OAKLAND, Calif., Jan. 2 /PRNewswire/ -- California's historic safe hospital staffing law, achieved through years of advocacy by the California Nurses Association/National Nurses Organizing Committee, completes its phase-in period as ratios on several units were lowered on Jan. 1, 2008 to meet state mandates for minimum safe care.
Over the five year course of their phase-in, these ratios have revolutionized hospital care and improved patient safety by mandating that hospitals maintain minimum, specific nurse-to-patient staffing ratios for all hospital units at all times.
Because of their achievements, the ratios have sparked a brush fire around the country by nurses demanding similar laws in other states.
Ratios differ by hospital area, such as a minimum of no less than 1 RN for every 5 patients in general medical or post-surgical care units, 1:4 in pediatrics, and 1:4 in emergency rooms.
The ratios are a floor, not a ceiling, with hospitals also required to increase registered nurse staffing as needed based on individual patient illness or acuity.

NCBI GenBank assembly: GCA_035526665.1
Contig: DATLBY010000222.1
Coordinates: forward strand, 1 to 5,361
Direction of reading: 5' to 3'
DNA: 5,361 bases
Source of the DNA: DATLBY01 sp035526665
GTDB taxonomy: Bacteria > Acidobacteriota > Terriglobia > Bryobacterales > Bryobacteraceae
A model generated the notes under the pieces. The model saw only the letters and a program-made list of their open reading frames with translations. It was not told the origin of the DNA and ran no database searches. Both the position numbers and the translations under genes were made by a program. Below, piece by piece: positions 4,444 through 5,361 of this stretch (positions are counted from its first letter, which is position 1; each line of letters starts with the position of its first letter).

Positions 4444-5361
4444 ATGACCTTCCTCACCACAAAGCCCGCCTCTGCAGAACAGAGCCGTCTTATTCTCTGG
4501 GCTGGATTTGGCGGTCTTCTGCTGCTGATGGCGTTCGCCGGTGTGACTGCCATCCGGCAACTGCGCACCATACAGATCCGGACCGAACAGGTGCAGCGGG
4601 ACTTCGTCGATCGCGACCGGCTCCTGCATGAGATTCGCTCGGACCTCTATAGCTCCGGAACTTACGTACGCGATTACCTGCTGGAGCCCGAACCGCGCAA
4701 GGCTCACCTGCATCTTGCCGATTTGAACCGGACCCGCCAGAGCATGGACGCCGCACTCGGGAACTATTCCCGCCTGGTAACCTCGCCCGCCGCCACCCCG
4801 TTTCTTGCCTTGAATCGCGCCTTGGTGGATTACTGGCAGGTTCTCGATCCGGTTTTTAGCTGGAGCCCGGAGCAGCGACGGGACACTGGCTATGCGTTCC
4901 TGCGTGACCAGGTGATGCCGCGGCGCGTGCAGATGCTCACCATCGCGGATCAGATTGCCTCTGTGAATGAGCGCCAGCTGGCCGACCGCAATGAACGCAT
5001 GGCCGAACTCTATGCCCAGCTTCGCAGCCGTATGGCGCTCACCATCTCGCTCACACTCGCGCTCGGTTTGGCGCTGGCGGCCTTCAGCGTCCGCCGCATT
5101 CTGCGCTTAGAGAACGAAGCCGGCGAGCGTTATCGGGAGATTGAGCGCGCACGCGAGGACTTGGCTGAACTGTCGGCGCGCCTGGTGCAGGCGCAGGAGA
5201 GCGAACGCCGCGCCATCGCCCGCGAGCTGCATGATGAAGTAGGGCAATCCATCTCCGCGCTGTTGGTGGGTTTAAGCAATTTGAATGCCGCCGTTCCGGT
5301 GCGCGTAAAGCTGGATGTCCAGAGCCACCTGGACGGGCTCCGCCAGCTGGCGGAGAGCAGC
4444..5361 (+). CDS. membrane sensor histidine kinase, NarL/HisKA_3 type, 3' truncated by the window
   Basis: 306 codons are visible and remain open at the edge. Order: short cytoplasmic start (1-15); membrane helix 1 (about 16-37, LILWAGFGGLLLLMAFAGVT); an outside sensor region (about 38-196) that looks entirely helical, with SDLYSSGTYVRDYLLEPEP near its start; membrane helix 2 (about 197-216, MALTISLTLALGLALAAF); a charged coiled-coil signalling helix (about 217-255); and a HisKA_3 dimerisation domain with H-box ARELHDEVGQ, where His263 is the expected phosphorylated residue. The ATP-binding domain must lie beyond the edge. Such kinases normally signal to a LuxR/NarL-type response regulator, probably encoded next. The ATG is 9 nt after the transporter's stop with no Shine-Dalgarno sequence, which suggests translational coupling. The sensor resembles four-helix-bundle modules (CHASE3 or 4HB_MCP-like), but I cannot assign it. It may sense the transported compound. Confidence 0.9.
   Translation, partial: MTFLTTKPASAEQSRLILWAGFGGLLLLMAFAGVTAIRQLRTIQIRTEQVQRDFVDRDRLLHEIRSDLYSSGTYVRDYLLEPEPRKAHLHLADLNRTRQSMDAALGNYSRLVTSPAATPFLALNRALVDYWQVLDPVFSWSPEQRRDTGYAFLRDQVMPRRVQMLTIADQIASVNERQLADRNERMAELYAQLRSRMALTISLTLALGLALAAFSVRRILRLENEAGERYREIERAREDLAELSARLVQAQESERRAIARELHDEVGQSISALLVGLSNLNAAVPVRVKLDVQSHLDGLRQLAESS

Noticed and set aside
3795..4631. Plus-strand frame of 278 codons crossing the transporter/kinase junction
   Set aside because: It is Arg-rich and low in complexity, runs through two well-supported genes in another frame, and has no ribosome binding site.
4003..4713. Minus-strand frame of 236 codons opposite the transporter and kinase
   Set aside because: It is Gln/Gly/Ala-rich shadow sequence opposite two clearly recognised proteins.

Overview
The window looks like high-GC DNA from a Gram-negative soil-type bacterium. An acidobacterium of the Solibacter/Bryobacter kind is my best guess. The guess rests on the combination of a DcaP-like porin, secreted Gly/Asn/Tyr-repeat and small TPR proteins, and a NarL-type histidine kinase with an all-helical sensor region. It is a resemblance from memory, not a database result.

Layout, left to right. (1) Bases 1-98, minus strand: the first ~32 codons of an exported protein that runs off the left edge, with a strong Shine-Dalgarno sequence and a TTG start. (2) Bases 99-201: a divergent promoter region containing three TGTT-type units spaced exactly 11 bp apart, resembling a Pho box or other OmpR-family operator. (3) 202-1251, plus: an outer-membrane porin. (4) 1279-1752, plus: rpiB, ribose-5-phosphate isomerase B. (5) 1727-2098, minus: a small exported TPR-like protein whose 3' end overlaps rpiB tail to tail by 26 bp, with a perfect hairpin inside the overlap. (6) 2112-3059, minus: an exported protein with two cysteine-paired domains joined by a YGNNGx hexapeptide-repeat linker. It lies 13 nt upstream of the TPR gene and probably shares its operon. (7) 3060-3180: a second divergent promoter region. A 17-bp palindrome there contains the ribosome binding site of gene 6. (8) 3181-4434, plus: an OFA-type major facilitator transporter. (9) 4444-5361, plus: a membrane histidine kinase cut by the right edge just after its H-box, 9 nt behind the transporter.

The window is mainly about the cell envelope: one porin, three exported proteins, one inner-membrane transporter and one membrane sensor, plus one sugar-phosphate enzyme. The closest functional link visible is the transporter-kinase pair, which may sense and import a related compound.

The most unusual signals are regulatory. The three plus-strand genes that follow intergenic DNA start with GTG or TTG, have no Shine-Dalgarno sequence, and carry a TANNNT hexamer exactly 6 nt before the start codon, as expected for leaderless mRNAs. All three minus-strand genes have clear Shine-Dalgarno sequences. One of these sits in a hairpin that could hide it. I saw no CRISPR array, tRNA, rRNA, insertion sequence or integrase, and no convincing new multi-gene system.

As of Jan. 1, new ratios are in effect for three specific units. They are: 1:3 in Step Down (transitional units between intensive care and general medical-surgical floors, reduced from 1:4), 1:4 in Telemetry (where patients are on monitors, improved from 1:5) and 1:4 in Other Specialty Care units such as cancer care (upgraded from 1:5).
"California's ratios are a spectacular success story," said Zenei Cortez, RN, member of the CNA/NNOC Council of Presidents. "Under our ratio law, lives are being saved, our ability to be effective advocates for our patients is stronger, and more RNs are entering the work force and staying at the bedside longer, mitigating the nursing shortage."
Since the law was signed, 80,000 more licensed RNs have come into the state's workforce.
CNA/NNOC has sponsored similar proposed bills in Arizona, Illinois,
Maine, Ohio, and Texas, and is
|SOURCE California Nurses Association|
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